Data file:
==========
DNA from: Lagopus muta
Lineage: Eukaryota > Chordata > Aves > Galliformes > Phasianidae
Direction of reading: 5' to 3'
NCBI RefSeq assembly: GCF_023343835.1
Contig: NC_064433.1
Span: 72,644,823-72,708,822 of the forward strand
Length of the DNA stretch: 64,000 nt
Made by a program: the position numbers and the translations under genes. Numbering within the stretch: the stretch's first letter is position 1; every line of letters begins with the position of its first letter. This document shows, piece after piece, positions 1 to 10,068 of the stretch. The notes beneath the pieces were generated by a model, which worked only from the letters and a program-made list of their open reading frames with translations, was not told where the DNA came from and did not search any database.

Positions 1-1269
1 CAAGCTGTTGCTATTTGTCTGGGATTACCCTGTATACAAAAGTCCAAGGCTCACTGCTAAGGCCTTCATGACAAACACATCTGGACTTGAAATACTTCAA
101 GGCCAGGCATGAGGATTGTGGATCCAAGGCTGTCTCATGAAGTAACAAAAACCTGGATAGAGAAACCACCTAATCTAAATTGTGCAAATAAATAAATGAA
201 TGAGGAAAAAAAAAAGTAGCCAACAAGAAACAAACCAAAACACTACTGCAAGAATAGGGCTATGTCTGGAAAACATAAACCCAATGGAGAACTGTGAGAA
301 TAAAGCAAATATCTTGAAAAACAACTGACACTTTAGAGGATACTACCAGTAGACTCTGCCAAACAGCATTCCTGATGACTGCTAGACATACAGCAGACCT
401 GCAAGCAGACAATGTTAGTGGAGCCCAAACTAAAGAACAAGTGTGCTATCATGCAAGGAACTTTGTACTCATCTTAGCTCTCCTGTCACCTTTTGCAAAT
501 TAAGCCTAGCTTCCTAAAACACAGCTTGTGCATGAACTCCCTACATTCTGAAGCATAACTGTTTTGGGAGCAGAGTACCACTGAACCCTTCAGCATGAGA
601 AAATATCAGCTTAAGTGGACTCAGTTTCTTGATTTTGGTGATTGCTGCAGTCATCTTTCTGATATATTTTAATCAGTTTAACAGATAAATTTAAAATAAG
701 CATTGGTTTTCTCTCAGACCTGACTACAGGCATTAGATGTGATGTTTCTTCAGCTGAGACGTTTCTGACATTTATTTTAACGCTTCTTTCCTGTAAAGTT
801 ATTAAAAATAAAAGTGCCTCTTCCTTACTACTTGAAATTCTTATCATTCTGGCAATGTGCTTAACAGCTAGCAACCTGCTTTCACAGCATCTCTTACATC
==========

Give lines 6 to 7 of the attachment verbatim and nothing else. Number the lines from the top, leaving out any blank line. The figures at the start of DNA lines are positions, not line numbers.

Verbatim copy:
Span: 72,644,823-72,708,822 of the forward strand
Length of the DNA stretch: 64,000 nt